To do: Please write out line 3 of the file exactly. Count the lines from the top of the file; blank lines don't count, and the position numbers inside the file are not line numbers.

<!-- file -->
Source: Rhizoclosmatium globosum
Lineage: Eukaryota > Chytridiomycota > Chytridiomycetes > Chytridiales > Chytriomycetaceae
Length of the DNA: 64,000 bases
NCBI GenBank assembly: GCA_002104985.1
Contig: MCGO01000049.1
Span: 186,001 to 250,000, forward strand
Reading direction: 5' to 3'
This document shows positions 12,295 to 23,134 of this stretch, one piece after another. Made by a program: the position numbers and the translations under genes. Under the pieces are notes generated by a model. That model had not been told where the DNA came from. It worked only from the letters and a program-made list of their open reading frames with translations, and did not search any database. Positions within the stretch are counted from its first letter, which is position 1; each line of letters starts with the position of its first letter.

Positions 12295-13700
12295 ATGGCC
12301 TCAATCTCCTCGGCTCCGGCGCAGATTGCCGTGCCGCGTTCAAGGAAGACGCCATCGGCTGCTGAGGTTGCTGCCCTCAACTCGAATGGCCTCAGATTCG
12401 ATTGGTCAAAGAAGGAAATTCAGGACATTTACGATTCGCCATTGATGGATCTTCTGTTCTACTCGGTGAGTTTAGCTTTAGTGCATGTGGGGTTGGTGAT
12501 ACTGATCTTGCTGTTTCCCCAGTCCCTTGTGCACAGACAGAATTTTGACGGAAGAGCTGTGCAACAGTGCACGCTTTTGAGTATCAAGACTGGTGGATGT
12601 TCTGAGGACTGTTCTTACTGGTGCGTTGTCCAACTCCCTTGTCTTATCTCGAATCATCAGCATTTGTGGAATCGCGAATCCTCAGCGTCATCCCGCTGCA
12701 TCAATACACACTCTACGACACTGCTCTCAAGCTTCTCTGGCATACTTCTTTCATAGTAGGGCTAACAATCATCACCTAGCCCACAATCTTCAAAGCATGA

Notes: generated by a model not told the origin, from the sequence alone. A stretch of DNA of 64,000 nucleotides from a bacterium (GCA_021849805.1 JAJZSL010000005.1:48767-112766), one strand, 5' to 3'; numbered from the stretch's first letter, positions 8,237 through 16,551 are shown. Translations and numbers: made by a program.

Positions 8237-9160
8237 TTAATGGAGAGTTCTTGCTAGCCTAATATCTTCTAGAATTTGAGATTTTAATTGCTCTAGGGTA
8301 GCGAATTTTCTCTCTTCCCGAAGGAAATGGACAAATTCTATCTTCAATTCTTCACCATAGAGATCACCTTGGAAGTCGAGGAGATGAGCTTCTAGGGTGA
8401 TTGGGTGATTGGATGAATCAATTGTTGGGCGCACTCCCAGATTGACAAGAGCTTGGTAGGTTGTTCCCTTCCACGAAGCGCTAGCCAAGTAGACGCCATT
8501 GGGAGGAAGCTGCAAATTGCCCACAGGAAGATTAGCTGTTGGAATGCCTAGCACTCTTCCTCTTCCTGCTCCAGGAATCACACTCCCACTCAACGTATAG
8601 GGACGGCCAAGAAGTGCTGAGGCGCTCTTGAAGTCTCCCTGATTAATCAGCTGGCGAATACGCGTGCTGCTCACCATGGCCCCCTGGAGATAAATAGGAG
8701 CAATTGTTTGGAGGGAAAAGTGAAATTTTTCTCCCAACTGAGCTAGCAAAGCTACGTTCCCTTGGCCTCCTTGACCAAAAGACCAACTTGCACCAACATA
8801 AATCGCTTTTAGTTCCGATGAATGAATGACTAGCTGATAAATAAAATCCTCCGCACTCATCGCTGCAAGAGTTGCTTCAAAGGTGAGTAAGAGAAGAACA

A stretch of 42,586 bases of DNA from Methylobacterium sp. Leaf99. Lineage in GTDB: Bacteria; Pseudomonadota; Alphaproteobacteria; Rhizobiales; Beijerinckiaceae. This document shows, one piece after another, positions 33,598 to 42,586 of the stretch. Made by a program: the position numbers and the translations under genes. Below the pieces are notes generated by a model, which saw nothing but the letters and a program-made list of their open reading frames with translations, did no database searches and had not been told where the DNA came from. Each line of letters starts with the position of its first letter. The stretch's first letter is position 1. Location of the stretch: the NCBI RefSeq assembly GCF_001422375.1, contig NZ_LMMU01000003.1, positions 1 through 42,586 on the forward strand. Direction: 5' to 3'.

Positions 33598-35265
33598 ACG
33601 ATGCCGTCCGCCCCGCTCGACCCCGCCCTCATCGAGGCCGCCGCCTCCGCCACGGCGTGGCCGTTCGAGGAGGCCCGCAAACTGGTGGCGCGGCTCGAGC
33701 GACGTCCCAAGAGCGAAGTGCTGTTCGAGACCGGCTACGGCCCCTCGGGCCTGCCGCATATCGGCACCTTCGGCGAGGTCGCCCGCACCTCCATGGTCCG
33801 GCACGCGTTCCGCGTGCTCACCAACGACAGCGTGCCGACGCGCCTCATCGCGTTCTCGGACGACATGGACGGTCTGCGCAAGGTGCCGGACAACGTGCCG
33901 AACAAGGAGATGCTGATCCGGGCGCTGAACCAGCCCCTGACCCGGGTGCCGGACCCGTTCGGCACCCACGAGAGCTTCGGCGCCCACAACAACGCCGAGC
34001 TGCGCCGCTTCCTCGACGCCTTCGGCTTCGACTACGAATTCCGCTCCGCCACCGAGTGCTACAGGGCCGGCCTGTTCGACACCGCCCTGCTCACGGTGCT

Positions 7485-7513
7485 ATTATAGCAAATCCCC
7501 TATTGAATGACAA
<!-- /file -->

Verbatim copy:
Length of the DNA: 64,000 bases